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Chinese Almond Cookies

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Chinese New Year is coming up so I thought I’d share with you all a traditional Chinese cookie. These little almond cookies symbolize coins and will give you good fortune in the new year :)

Growing up, we would have these almond cookies when they were gifted to us from having family friends over or whenever my parents just happened to buy them at the grocery store.

I remember the very distinct almond flavor and the crunch of these cookies. They were probably one of my favorite Asian snacks as a child. What an American would have as their sugar cookie is what I would have with this almond cookie.

Years went by (haha, I make myself sound like I’m 60 and telling my grandkids a story) and I completely forgot about these cookies until a few weeks ago I was browsing Pinterest and I saw that someone pinned almond cookies.

Nostalgia definitely struck me and I knew I had to make some immediately. The recipe made quite a few dozen and I gave several to my parents that weekend.

I think they really enjoyed the homemade version. They hadn’t had them in a while either because they used to buy them for us when we were kids. It was definitely a memorable moment while we were sipping on tea and catching up.

If you’ve never had these cookies before, they remind me of shortbread cookies. They’re more crunchy and less flakey than a shortbread cookie, though.

The almond flavoring is just right and I love that it’s not a hint of almond, but it’s like a burst of almond because of all the almond ingredients involved (not just the almond extract). I love that flavor.

The buttery-ness rounds it all out. I love this crispy cookie! It’s SO easy to put together and it makes a bunch. If you’re going to a Chinese New Year celebration this weekend, I’m sure these will be a hit :)

Chinese Almond Cookies

These traditional Chinese Almond Cookies symbolize coins and will give you good fortune in the new year!
4.91 from 11 votes
Prep Time: 10 mins
Cook Time: 17 mins
Total Time: 27 mins
Servings: 3 dozen
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Ingredients 

  • 1 ⅓ cup almond flour, lightly packed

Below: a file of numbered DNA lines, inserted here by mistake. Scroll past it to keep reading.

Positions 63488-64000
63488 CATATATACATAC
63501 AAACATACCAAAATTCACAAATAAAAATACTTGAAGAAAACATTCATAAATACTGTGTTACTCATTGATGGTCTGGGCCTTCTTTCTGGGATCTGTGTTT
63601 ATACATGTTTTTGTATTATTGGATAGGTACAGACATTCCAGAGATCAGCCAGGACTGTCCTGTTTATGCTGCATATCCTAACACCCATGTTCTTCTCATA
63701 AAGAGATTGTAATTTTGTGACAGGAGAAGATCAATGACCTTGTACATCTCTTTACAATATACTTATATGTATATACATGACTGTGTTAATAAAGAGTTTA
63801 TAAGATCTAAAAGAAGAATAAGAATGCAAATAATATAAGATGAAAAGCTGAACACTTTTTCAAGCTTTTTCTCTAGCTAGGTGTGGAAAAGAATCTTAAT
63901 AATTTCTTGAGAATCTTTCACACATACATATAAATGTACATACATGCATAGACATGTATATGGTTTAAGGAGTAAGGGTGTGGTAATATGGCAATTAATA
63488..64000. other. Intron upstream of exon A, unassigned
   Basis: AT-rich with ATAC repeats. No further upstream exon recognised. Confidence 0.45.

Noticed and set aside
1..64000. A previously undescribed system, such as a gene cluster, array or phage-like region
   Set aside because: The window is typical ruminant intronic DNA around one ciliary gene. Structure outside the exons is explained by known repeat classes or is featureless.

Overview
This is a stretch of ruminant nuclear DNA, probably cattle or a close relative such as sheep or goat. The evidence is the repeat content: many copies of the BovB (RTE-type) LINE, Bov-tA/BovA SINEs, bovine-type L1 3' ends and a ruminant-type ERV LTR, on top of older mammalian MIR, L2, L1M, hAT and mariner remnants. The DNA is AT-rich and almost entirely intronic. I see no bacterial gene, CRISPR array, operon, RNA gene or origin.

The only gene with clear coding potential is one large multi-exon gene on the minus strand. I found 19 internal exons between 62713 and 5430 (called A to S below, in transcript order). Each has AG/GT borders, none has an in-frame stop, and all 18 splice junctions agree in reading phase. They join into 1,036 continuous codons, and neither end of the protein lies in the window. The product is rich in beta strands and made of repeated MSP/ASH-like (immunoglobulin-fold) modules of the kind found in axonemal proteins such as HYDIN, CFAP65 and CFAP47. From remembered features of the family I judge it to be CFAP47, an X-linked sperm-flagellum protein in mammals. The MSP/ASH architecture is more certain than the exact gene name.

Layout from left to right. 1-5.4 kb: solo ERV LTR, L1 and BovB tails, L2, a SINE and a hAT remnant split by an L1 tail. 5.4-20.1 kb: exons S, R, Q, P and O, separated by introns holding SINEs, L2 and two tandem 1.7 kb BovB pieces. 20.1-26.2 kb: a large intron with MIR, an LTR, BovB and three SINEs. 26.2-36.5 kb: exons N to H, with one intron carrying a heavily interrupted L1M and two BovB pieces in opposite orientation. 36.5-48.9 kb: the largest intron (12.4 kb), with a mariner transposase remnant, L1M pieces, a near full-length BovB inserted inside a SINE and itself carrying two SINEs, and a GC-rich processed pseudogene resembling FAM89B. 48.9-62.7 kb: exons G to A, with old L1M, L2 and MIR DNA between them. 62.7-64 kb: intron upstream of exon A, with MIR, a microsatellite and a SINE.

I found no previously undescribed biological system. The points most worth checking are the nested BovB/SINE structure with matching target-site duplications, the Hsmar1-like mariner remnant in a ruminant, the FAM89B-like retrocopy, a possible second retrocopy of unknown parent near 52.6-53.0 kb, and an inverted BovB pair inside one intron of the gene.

• 1 cup unsalted butter, chilled and cut into cubes
  • Pinch of kosher salt
  • 2 eggs
  • 1 tsp almond extract
  • 1 ¾ cup all-purpose flour
  • 1 cup + 2 tbsp. granulated sugar
  • ½ tsp baking soda
  • Sliced almonds

Instructions

  • Place the almond flour, butter, and salt into the bowl of a stand mixer with the paddle attachment. Beat on low speed for 3 minutes. The mixture will be coarse and chunky looking.
  • Add one of the eggs, reserving one for later, and the almond extract. Beat together until just incorporated.
  • Whisk together flour, sugar, and baking soda in a medium bowl and add to the stand mixer. Mix until just combined.
  • Pour mixture out onto saran wrap and form into a disc. Wrap it up and chill in the fridge for 2 hours.
  • Preheat oven to 325 degrees and line baking sheets with parchment paper or silicone baking mats. Beat the egg you saved in a small bowl and have a pastry brush ready.
  • Take pieces of dough and roll them into balls, about 1 inch wide. Place on the prepared baking sheet and gently press them down with your palms to flatten into coin shapes.
  • Take your pastry brush and brush the tops of the cookies generously with the egg wash then place a sliced almond on top, pressing gently to keep it in place.
  • Bake for 15-17 minutes or until the cookies start to turn a dark golden color on top.
  • Remove and let cool on baking sheets for 5 minutes before transferring to a wire rack to cool completely.
  • Store in an airtight container for up to 2 weeks.

Notes

NUTRITION FACTS

Serving: 2 cookies | Calories: 198 kcal | Carbohydrates: 22 g | Protein: 2 g | Fat: 12 g | Sugar: 12 g

This website provides approximate nutrition information for convenience and as a courtesy only. Nutrition information can vary for a variety of reasons. For the most precise nutritional data use your preferred nutrition calculator based on the actual ingredients you used in the recipe.

Course: Cookies
Cuisine: Chinese
Keyword: childhood recipes, chinese new year, traditional recipe

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